Tindall admits transition will take time
July 21, 2012
Mike Tindall will coach Gloucester's backs next season while continuing on the field © Getty Images
Gloucester's Mike Tindall has admitted that it will take time to become accustomed to his new coaching role and has sought honest and forthright feedback from his team-mates.
Tindall will act as both a coach and a player next term for the Cherry and Whites in what will be his first season in the backroom staff. There were doubts over whether he would stay at Gloucester and at one time it seemed certain that he would be turning out for another side next term. But new coach Nigel Davies opted to keep the 33-year-old in the mix and Tindall claims that he will be looking to the players to help him move into his role.
"I have sat down with the players and had a chat about my transition and how that affects them as much as me," Tindall told the Gloucester Citizen. "We've talked about how I have to view them now, and of course how they have to view me.
"To be honest, not too much has changed, because I have been helping out and giving tips and pointers to the younger players for a few years now. So hopefully this is just the next stage of my development.
"I'm trying to build in all my coaching experiences from the past, learn from both the good and the bad, and hopefully keep the players in mind when I'm coaching. It's a massive learning curve for me on the coaching front, and I've told the players I'll need consistent feedback from them, to work out where I can improve and where there are areas where I'll be going wrong.
"So I've asked them for total honesty with me about that - the sooner you know, the sooner you can start making changes. Then you can re-evaluate and hopefully start to get better."
Tindall's role as backs coach will see him help the younger players in the side - the likes of Jonny May and Henry Trinder - realising their vast potential and the centre admits that they may have to make mistakes if they are to progress.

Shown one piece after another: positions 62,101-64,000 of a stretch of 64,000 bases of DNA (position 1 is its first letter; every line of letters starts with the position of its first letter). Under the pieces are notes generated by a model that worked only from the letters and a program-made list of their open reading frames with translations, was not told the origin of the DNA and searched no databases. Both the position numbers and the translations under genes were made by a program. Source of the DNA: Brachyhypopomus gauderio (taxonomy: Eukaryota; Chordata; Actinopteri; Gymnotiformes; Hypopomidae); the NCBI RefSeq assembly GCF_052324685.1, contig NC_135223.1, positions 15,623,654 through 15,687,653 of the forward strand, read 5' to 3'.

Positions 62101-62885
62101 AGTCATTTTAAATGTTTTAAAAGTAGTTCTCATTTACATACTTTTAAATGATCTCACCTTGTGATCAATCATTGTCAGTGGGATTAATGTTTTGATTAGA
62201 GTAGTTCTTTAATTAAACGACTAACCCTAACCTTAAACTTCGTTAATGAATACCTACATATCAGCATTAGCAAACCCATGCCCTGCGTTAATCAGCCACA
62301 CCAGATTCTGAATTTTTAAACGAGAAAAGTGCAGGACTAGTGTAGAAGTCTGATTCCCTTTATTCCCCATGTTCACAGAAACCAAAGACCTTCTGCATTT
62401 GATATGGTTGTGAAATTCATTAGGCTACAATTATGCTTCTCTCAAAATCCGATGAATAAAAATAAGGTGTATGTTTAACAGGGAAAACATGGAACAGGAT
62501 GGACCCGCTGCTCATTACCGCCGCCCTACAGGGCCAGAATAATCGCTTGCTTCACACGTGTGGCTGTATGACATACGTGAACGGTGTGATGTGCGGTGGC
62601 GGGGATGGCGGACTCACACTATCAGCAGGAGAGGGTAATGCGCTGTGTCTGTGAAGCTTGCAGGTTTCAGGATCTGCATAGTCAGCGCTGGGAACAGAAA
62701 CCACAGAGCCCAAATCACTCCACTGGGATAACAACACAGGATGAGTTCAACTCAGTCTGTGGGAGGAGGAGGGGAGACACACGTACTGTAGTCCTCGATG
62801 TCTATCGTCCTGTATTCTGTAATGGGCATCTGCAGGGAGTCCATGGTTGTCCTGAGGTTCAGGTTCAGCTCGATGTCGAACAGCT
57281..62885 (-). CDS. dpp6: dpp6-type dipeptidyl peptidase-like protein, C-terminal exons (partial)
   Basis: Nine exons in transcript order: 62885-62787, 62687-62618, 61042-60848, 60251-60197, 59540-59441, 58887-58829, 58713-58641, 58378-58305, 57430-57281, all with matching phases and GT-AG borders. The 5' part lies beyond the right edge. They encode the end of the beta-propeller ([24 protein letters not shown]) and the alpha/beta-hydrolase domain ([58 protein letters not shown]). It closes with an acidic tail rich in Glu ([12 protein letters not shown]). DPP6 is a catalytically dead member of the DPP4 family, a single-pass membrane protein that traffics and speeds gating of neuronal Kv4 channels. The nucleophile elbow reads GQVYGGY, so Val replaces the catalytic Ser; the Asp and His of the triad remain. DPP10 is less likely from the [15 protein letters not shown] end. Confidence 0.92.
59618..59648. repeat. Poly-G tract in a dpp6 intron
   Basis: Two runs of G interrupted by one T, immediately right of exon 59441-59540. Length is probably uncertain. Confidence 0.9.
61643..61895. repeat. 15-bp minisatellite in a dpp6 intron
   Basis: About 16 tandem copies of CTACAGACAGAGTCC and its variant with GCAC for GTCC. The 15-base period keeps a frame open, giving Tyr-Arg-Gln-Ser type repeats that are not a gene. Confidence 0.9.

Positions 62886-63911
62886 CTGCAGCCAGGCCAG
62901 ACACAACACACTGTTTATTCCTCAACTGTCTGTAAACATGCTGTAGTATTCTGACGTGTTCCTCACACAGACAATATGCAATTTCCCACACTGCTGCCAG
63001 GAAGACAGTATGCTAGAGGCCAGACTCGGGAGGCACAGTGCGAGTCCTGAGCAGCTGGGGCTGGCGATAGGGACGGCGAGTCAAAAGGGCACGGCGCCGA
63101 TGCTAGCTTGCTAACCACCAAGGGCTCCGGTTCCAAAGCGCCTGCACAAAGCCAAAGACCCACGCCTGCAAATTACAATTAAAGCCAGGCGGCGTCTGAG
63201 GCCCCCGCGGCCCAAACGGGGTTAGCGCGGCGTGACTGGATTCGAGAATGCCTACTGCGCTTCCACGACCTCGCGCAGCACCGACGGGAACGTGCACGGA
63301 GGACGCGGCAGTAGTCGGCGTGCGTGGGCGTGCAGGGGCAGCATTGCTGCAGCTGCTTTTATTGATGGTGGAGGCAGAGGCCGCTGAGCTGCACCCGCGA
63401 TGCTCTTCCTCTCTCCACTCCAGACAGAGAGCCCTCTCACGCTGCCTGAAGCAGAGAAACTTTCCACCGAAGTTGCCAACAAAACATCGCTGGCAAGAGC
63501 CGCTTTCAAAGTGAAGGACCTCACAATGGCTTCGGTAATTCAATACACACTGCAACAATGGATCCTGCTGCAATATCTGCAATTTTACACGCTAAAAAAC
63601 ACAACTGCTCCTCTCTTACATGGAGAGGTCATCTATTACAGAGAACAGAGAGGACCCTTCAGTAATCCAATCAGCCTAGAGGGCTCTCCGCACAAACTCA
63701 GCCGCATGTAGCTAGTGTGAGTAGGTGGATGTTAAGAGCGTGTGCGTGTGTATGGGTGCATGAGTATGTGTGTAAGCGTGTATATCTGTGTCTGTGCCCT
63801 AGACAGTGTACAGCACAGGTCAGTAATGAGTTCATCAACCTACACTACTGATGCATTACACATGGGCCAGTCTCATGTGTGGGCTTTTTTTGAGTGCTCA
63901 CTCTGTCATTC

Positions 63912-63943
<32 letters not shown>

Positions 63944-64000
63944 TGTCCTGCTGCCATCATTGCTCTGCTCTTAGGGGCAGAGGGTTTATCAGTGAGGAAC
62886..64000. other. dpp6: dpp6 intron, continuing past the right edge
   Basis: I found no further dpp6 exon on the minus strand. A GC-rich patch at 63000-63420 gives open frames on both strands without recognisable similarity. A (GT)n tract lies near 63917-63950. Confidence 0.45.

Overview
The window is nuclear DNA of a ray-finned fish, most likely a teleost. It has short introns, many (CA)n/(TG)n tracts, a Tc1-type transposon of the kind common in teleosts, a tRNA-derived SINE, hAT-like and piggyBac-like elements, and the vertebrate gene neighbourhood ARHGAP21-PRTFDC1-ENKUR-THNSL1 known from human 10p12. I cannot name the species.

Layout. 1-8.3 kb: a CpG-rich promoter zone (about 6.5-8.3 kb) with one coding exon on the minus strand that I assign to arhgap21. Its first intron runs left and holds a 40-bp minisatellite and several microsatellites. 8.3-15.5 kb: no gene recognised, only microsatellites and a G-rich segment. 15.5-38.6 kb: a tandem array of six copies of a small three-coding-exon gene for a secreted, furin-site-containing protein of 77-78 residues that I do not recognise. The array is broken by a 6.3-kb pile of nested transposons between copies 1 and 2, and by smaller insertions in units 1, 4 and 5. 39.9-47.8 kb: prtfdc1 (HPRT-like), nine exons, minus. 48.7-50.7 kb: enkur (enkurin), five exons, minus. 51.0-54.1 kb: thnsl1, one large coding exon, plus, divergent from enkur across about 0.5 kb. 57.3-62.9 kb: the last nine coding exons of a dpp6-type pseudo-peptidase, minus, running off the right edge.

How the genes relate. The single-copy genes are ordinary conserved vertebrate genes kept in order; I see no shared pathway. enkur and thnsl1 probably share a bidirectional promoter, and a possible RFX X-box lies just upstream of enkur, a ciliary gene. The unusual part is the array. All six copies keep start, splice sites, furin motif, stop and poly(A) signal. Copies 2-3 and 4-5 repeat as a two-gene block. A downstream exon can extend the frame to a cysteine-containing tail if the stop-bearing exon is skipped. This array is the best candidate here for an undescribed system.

"My role is to challenge that backline a little bit more," Tindall added. "We have a talented bunch of lads and it is about making sure we get that improvement that we really need. We lost too many games last year on poor little decisions and as long as we can come away saying we have improved that then I think this season will be different.
"We've got to stick together as a unit, enjoy what we're doing, work hard and feed off each other all the time. One of the biggest challenges for us is to bridge the gap between youth and experience. Ultimately the younger players just have to live the game, and make mistakes on the field - that's always the best and quickest way to learn.
"So they are going to have to live and make those mistakes, but my role is making sure they realise when they make them, and what to do the next time instead. I am never going to detract from or inhibit a talent like Jonny May or Freddie Burns - look at what those guys can do on instinct, and you have to harness that and give them rein to try things.
"They've got something special and we need to help boost that, so as long as you can positively influence them, hopefully they will end up making better decisions more frequently."
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